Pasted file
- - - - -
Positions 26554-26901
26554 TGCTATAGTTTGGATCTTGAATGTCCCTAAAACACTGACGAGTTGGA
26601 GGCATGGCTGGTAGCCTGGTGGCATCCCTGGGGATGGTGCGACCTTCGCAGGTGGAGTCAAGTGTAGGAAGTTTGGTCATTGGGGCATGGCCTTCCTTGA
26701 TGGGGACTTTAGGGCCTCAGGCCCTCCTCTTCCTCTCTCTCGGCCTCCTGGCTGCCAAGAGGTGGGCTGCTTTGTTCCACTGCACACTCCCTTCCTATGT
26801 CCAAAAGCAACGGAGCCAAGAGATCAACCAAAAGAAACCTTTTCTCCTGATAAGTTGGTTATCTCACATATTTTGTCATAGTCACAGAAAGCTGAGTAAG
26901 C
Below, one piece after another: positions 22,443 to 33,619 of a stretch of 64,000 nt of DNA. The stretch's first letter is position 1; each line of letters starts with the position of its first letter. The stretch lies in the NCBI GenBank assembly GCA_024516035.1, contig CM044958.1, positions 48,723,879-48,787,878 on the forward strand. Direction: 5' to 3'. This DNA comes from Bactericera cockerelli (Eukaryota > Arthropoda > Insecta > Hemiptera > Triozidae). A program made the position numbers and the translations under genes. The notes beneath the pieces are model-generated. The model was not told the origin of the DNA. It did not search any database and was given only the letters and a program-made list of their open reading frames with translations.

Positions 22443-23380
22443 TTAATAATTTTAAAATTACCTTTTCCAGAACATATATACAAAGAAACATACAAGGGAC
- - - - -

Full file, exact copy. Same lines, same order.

Positions 26554-26901
26554 TGCTATAGTTTGGATCTTGAATGTCCCTAAAACACTGACGAGTTGGA
26601 GGCATGGCTGGTAGCCTGGTGGCATCCCTGGGGATGGTGCGACCTTCGCAGGTGGAGTCAAGTGTAGGAAGTTTGGTCATTGGGGCATGGCCTTCCTTGA
26701 TGGGGACTTTAGGGCCTCAGGCCCTCCTCTTCCTCTCTCTCGGCCTCCTGGCTGCCAAGAGGTGGGCTGCTTTGTTCCACTGCACACTCCCTTCCTATGT
26801 CCAAAAGCAACGGAGCCAAGAGATCAACCAAAAGAAACCTTTTCTCCTGATAAGTTGGTTATCTCACATATTTTGTCATAGTCACAGAAAGCTGAGTAAG
26901 C
Below, one piece after another: positions 22,443 to 33,619 of a stretch of 64,000 nt of DNA. The stretch's first letter is position 1; each line of letters starts with the position of its first letter. The stretch lies in the NCBI GenBank assembly GCA_024516035.1, contig CM044958.1, positions 48,723,879-48,787,878 on the forward strand. Direction: 5' to 3'. This DNA comes from Bactericera cockerelli (Eukaryota > Arthropoda > Insecta > Hemiptera > Triozidae). A program made the position numbers and the translations under genes. The notes beneath the pieces are model-generated. The model was not told the origin of the DNA. It did not search any database and was given only the letters and a program-made list of their open reading frames with translations.

Positions 22443-23380
22443 TTAATAATTTTAAAATTACCTTTTCCAGAACATATATACAAAGAAACATACAAGGGAC